You have to play the game like if you lose the tournament, you are going to die. That’s the mental aspect for me; to better understand my own strategies through coaching, and develop them further. I get to process a lot of information from a lot of players, so I’m able to grow a lot more.

Right now, there are tons of people who coach at all levels and all buy-ins. That gives me a good idea of the state of the games across the entire poker ecosystem — $1Ks, Spin & Go’s, etc. I get all that information. So, I’m never outdated. That’s why I keep doing it.

My coaching business was actually doing so well that I needed to cut back on it. I wanted to remind people that I’m a poker player first, then a coach. Some other players decided to become coaches instead of playing, but I went the other way.

Right now I’m just trying to improve my own theory and game so that I can coach even better in the future.

I heard that you were at Las Ramblas during this past August’s terrorist attack in Barcelona. Would you be willing to share your story?

Basically, it was a normal day in my life. I came to play in one of the $10K high roller events. I woke up a little late, which I don’t mind in those events, and when I got to the casino I saw one of my best friends from Brazil out in front. It was very funny because I was actually riding a bike and taking a photo for my social media accounts when all of a sudden I saw him. So I went over and after catching up I suggested we go into the casino and buy in to the tournament.

But he said that he was actually an alternate for the day, and that he could only play Day 1C, which was the next day at noon. So I said, OK, great, we have the day off. And he asks me “what should we do?” It was already later in the afternoon, so I said that because it doesn’t get dark here until really late we should go buy a guitar. This is something new I’ve been doing — everywhere I go, I buy a guitar and play and then donate it to charity afterwards. So I suggested we buy one, head to the beach, and have a great time. He thought it was a great idea.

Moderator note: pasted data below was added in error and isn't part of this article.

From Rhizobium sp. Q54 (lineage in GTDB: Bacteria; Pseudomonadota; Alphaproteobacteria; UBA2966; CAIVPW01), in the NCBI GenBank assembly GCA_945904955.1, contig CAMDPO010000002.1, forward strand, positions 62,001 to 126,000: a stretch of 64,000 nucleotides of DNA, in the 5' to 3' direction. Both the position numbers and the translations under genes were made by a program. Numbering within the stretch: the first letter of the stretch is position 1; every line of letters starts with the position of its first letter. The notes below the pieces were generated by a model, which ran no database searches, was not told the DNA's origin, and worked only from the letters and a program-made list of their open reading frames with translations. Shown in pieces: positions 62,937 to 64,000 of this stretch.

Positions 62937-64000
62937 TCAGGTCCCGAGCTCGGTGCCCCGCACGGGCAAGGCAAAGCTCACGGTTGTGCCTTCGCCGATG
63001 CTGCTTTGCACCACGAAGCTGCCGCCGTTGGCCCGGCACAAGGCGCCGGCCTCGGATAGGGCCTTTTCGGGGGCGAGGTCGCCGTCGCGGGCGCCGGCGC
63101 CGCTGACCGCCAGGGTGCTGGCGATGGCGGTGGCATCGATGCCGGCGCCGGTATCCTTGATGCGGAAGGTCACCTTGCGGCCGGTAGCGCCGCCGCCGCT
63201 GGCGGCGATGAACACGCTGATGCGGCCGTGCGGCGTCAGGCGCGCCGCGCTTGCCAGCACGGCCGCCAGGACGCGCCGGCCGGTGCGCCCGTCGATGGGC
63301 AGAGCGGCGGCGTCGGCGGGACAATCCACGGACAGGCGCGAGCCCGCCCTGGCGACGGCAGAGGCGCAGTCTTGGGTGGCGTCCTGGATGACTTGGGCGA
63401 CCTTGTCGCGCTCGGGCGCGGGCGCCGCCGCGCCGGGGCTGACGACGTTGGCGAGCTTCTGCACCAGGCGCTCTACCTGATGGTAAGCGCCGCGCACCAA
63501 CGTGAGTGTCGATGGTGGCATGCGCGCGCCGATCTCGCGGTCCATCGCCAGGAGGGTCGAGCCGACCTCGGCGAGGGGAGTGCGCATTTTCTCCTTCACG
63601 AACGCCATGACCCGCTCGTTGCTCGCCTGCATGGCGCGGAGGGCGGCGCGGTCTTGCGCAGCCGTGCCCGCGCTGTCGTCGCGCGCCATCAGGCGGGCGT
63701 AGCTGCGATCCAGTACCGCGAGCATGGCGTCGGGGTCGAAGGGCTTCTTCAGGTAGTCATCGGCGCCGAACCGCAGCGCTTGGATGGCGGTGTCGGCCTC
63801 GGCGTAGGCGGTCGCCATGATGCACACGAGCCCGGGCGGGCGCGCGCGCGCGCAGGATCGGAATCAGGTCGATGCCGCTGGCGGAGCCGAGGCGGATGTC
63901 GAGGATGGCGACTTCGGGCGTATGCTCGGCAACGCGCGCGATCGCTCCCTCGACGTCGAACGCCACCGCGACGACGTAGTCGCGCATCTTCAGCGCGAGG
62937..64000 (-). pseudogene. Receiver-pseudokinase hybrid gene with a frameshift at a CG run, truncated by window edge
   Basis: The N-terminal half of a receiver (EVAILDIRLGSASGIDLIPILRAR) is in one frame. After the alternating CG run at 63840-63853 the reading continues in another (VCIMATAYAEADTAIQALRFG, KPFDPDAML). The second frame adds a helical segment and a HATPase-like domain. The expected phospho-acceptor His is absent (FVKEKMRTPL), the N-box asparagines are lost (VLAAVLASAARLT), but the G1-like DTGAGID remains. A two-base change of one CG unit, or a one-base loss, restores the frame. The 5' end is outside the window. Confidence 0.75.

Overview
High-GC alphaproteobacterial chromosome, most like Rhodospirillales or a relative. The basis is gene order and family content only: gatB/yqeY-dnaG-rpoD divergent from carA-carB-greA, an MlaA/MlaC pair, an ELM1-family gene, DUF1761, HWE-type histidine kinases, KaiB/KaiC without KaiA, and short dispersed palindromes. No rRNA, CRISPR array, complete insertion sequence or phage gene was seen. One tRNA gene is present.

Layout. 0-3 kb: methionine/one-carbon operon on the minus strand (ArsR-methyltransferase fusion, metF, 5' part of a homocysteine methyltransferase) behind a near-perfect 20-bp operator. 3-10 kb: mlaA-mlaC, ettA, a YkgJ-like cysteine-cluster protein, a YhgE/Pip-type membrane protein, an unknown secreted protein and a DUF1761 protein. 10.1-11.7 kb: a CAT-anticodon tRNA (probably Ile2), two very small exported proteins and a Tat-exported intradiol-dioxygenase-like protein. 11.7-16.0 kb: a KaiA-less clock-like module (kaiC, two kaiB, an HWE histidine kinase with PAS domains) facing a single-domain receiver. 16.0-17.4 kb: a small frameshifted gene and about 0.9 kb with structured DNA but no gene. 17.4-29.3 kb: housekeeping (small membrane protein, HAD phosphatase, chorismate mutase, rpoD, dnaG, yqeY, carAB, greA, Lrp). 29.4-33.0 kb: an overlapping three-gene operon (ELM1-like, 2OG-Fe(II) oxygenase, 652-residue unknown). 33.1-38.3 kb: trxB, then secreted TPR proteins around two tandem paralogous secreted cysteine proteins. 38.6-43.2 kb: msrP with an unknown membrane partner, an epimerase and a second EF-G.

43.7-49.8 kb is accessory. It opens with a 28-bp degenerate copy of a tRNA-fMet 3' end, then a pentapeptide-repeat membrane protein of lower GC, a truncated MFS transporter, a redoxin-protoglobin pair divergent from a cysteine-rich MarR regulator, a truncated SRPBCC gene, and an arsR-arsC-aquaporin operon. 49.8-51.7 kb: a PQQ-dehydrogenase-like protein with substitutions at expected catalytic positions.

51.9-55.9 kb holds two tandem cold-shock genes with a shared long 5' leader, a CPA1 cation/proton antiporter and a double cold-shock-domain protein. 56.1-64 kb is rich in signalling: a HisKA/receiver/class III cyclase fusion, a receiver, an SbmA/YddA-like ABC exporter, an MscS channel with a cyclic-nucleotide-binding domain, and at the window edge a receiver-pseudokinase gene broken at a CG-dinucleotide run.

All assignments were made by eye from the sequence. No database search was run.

He was with his sister, and his wife was actually doing some shopping elsewhere because she thought he would be playing in the event. So, his sister suggests we get a taxi, go pick her up, buy a guitar, and go to the beach. I said that was a great idea, but because it was such a nice day out we should all rent a bike and go biking instead. My friend was complaining that it was too late; but I asked him — when the last time was that he rode a bike? He said it had been over 10 years. So I said, great, let’s get a bike. And he agreed.

So we all go rent a bike and go biking through the city towards Las Ramblas where my friend’s wife is supposed to be. As we get closer, we start to hearing all the noise; we see people running over and screaming and asking if we’ve seen people who look like members of their family or their friends. Still, we have no idea what’s going on. And then we learn that there is a terrorist attack going on.

I started to shake and we all became instantly emotional. The thing was we were so close but we weren’t actually right there, so we couldn’t totally see what was going on. And then we stopped for like five minutes and we see helicopters, police cars, ambulances. The police started isolating the area, so we knew that something really serious had happened but we still weren’t sure what.

Then suddenly, I started getting messages on Instagram saying “you’re right in the middle of a terrorist attack, get out there.” My dad sent me a message asking where I was; asking if I was still inside the casino. At that point, we were aware (something was going on) but we still didn’t know what exactly had happened. Then I saw a video on social media what had happened. All of us started crying. After a little bit of time had gone by we got back on the bikes and rode back to the casino.

Was there any sense of communal grief or was everyone still in so much shock that they were just running?